Everyone experiences anxiety from time to time, but for people with chronic anxiety it can be debilitating, interfering with sleep, social interactions, work production, and ultimately health and wellness. As our anxiety accumulates, we produce stress hormones and our bodies have to deal with the effects. Loss, grief or unhappy relationships at work, home and social situations can lead to depression, as can long-term stress. All negative emotional feelings are due to an imbalance of the excitatory and inhibitory hormones in the brain sometimes called brain chemistry.
What is Chemical Imbalance?
Chronic anxiety is believed to be the result of a body chemical imbalance that begins in the brain. The human brain is responsible for the constant transmission of chemical messengers called neurotransmitters that control overall body function. Everything from breathing, swallowing, digesting and crying, to thought processes, sleep cycles and emotions like aggression and fear begin with this communication. For the purposes of discussing anxiety, it is seratonin, epinephrine, norephinephrine and GABA, among others, that serve as relevant chemical messengers. These “feel good” neurotransmitters are naturally produced by the body and are responsible for any sense of well being or satisfaction a patient experiences. Conversely, decreased production of these feel-good chemicals results in increased anxiety and other mood disorders such as depression, fatigue and brain fog.
There are many factors that can impair neurotransmitter function and lead to a body chemical imbalance including, stress, poor diet and lifestyle habits, environmental pollutants, infections, and genetics.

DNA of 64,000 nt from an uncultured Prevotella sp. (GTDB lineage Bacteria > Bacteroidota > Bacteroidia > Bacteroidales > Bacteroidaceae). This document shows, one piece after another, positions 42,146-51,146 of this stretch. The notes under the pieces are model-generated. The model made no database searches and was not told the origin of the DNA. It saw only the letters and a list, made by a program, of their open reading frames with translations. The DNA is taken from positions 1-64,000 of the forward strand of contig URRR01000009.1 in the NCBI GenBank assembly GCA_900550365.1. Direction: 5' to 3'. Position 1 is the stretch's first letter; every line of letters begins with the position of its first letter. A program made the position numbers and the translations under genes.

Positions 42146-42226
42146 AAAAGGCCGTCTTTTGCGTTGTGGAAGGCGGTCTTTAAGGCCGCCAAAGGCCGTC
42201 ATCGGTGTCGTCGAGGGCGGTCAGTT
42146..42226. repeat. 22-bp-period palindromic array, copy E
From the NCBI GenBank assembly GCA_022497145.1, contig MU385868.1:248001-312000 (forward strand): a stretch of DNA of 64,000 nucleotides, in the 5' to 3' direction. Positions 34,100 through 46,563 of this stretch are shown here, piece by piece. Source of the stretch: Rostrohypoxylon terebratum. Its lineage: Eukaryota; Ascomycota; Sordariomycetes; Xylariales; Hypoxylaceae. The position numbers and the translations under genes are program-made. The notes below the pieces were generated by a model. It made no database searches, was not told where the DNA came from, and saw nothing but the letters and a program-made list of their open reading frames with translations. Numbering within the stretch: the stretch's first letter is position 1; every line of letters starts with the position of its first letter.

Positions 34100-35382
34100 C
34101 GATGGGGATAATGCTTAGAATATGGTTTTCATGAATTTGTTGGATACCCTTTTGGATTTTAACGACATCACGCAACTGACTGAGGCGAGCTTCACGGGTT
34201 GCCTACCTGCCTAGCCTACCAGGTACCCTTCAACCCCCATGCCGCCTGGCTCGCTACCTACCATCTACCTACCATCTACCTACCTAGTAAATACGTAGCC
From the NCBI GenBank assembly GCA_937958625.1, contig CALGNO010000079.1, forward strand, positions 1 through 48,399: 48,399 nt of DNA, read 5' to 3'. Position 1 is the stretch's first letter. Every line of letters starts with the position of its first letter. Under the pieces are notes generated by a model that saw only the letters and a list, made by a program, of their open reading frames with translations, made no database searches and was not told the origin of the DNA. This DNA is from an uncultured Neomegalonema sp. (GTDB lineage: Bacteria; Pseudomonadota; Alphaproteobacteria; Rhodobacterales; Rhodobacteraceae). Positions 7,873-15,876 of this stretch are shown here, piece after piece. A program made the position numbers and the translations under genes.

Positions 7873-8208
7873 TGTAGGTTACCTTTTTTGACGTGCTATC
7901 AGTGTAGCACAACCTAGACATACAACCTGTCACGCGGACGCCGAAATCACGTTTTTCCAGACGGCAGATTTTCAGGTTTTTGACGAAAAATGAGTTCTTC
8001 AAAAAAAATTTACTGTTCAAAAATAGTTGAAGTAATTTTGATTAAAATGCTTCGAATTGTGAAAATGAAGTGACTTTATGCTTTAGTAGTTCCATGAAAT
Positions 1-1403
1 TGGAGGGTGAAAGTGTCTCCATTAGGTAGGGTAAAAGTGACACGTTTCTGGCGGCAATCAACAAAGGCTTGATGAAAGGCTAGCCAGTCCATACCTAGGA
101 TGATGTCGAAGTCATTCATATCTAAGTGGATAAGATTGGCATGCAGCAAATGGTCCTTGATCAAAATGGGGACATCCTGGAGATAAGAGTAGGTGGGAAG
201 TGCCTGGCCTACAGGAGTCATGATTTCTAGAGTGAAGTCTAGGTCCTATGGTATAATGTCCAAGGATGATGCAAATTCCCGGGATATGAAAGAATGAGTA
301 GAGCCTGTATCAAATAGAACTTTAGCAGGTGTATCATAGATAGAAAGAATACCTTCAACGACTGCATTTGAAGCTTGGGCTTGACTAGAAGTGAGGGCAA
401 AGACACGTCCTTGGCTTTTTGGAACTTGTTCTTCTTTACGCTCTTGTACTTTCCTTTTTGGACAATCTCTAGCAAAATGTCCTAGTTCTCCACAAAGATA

But there is good news. Neurotransmitter levels can now actually be measured through neuroadrenal testing (or neurotransmitter testing).
Why Neurotransmitter Testing for Balancing the Brain Chemistry?
The human brain and nervous system is a very complicated one, as is the treatment of anxiety disorders. Although we know that brain chemicals contribute to anxiety and mood, any perceived imbalance is unique to the individual patient. Therefore, treatments and therapies, which increasingly involve prescription medications, begin with trial and error. These meds, designed to manipulate the production of the body’s feel-good neurotransmitters, often must be changed and adjusted over time to suitably alter brain chemistry until the individual patient (hopefully) levels out. This is educated guesswork, sure, but guesswork still.
Testing of an individual’s brain chemistry can reveal patient-specific neurotransmitter imbalances through a simple (needle-free) neuroadrenal test, the results of which can point you and your healthcare professional toward a more individualized protocol sooner. This might include dietary changes, case-specific vitamins and supplements in the correct doses or certain detoxification therapies, all designed to balance out deficiencies that lead to symptoms of anxiety disorders.
At Whole Body Health, we not only can perform the neurotransmitter testing but we walk you through your results explaining what each number means and advise you on ways to improve your brain balance. Brain chemistry testing adds to the arsenal of holistic ways Whole Body Health can address emotional and hormonal disorders.